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Nothing Before Me
Exodus 7:14-24 | Sermon Recap & Discussion Questions


The first plague demonstrates the tragic consequences of disregarding God’s commandments and celebrates the blessings of obeying them as a gift of grace. 


I. The Lord (Exodus 7:14-19)

God eventually forces every person to acknowledge that he alone is the Lord. Lord is that name that conveys God’s utter sovereignty and self-existence. David especially loved this title for God. In fact, he added a redundant name to emphasize God’s utter superiority, “Sovereign Lord” (Adonai Yahweh). It’s like saying “Unsurpassed God.” David uses this combination five times in the Psalter to relieve disciples of fear of every enemy:

    1. Death - Psalm 16:2
    2. Man - Psalm 68:20
    3. Lost reputation - Psalm 109:21
    4. Injustice - Psalm 140:7
    5. The future - Psalm 141:8


II. Our God (Exodus 7:23-24)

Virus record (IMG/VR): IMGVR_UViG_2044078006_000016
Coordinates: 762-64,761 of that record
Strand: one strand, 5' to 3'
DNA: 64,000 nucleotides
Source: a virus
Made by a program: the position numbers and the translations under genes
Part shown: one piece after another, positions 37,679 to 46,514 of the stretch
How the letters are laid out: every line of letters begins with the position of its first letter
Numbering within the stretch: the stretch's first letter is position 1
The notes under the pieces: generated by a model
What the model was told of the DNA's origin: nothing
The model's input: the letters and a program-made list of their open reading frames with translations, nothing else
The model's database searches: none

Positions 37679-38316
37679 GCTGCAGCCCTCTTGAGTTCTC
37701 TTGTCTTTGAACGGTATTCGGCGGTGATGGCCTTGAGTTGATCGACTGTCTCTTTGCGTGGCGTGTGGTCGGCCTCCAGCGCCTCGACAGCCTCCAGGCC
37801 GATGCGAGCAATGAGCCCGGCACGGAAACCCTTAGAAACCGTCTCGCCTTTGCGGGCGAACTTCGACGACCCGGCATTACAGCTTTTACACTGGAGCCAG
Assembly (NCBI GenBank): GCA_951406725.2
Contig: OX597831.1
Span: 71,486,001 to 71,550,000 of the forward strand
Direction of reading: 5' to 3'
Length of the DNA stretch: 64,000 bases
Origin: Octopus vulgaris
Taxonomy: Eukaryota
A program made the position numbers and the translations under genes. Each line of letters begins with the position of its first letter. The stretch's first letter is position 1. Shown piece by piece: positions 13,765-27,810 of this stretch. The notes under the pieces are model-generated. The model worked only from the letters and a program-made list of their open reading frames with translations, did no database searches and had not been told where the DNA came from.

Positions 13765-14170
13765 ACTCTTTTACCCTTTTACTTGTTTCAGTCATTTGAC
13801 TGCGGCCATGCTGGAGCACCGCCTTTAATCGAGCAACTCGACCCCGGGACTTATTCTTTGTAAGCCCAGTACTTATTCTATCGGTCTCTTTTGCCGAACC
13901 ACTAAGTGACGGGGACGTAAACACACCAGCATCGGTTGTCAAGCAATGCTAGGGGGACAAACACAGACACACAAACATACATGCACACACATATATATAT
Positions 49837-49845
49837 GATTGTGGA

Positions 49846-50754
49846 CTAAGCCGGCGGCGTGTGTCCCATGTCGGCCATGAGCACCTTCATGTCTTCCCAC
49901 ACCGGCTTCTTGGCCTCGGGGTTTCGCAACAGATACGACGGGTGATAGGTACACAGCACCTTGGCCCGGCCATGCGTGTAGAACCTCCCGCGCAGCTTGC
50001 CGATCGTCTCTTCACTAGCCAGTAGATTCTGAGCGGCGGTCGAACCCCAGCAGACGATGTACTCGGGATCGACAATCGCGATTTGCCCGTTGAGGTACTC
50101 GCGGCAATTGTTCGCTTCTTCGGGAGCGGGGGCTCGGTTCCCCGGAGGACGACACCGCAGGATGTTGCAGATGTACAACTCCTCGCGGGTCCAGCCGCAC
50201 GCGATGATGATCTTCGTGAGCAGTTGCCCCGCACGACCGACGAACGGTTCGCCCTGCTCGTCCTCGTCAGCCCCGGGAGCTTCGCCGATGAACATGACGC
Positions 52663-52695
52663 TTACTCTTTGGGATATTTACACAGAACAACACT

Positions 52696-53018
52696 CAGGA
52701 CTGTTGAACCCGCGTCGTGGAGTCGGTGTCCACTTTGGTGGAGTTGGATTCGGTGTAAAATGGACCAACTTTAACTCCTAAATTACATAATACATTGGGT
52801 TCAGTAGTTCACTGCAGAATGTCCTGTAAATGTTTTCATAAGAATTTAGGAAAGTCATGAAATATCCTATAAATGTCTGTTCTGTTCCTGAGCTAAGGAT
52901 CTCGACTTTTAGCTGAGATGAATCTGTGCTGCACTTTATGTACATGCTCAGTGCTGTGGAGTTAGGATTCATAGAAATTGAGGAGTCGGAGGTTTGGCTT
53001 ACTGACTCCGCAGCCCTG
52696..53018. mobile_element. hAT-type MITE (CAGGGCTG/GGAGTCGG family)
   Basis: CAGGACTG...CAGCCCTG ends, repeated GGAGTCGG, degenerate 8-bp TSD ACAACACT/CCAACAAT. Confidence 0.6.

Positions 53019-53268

Rather than repent and “cry out to the Lord,” the Egyptians turned to their own devices to “provide cisterns” for themselves. This is not the only time in the Bible this image is used. Jeremiah relayed the Lord’s assessment of Judah’s rebellion this way: “My people have committed two sins: They have forsaken me, the spring of living water, and have dug their own cisterns, broken cisterns that cannot hold water” (Jeremiah 2:13).


III. Redeemer (Exodus 7:20-22)

Worship occurs in response to redemption. When we turn our backs on beautiful and free grace, the redemption we try to produce for ourselves is grotesque and costly. We have moved from the lowest to the highest motivation for obeying God. You should obey him at the very least because he is the Lord. A higher motivation is to obey him because he has crafted you with dignity and desires a relationship with you. The highest motivation is to obey the Lord God because he has redeemed you through the sacrifice of his only Son. 


Discussion Questions

  1. The Lord (14-19): Of the 5 fears listed, which resonates with you the most? What good news does the Psalm connected to it and this passage have for you?
  2. Our God (23-24): What other “cisterns” do you find yourself going to? What are the blessings God has provided you instead?
  3. Redeemer (20-22): Do you find yourself ever trying to “redeem yourself”? How so? How do we see the gospel in this passage? What good news does this passage have for you?